Doctors have alarmingly high rates of depression. One reason: medical school.

Dec 9, 2016, 1:36pm EST

Nearly one in three medical students and residents grapple with depression. 
Martin Barraud/Getty

Over the course of Elisabeth Poorman’s first year of medical residency, she went from crying occasionally to tearing up every single day.

«I couldn’t sleep even when I had time off,» she said of the rapid decline in her mental health in 2013. «I didn’t really have any motivation to do anything when I wasn’t at work.» She’d leave the clinic at Cambridge Health Alliance in Massachusetts feeling overwhelmed and sad. Then she’d go home and sob.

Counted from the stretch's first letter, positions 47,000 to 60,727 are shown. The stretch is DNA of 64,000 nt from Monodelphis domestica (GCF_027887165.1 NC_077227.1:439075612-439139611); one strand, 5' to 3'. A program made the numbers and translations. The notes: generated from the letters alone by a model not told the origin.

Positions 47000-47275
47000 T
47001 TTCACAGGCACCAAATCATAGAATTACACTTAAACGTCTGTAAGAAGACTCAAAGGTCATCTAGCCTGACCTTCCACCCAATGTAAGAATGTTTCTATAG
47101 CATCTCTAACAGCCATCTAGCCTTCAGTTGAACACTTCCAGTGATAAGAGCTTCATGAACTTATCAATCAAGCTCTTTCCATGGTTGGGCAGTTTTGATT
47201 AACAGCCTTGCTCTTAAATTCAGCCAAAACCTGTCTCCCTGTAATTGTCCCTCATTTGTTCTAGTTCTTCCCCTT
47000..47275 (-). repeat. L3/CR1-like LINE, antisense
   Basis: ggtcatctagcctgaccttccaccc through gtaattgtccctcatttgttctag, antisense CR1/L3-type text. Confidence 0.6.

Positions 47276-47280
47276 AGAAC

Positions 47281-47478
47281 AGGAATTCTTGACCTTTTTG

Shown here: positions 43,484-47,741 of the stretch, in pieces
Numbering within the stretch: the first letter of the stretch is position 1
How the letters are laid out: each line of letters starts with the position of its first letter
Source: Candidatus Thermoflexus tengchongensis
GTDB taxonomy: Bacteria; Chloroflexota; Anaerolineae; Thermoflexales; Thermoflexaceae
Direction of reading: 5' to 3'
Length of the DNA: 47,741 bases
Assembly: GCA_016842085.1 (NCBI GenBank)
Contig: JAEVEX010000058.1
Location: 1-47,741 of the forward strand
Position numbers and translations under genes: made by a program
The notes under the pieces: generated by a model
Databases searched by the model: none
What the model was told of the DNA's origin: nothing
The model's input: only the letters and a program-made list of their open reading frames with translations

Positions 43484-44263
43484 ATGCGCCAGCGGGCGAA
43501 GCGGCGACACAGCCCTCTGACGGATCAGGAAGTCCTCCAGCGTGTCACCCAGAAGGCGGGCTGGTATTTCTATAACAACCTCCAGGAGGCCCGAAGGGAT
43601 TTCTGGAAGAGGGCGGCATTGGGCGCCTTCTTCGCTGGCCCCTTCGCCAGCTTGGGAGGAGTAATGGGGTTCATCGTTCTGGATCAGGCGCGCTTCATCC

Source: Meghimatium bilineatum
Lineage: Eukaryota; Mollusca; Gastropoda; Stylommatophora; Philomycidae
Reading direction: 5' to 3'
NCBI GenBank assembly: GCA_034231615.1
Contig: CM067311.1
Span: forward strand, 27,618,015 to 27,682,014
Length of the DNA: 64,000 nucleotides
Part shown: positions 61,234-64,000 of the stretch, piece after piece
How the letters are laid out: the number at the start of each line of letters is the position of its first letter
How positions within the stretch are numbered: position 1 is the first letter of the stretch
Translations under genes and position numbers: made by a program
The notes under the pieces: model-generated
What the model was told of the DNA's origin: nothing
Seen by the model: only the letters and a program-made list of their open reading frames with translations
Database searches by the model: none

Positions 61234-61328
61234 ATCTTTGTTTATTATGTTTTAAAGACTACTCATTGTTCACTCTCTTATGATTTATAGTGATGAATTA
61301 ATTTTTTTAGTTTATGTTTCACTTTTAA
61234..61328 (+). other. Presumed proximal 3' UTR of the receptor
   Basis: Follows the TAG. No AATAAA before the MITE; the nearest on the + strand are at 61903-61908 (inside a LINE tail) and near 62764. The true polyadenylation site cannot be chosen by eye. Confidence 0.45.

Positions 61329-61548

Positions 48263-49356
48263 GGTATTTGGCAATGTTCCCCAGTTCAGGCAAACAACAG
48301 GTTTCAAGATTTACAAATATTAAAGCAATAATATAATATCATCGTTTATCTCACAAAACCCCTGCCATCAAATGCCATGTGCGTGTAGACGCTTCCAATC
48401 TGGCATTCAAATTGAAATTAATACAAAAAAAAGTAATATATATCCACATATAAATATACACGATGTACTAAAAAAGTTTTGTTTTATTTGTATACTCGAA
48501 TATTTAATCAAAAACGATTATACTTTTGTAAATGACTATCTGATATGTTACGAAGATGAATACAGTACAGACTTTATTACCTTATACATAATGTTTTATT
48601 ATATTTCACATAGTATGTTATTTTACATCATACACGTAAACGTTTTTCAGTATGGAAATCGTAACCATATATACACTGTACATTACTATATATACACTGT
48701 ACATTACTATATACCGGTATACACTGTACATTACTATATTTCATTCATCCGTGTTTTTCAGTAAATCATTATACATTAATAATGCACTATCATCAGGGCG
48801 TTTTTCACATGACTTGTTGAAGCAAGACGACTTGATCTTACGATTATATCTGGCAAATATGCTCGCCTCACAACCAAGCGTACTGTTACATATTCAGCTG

Her depression worsened before it got better. A year into her residency, Poorman decided to turn to a psychiatrist for help. Within a few months of treatment, her depression began to ease. Looking back now, she’s clear on the root of her blues: «Fundamentally, medical schools and residency cause mental health disorders,» she said. «They cause depression.»

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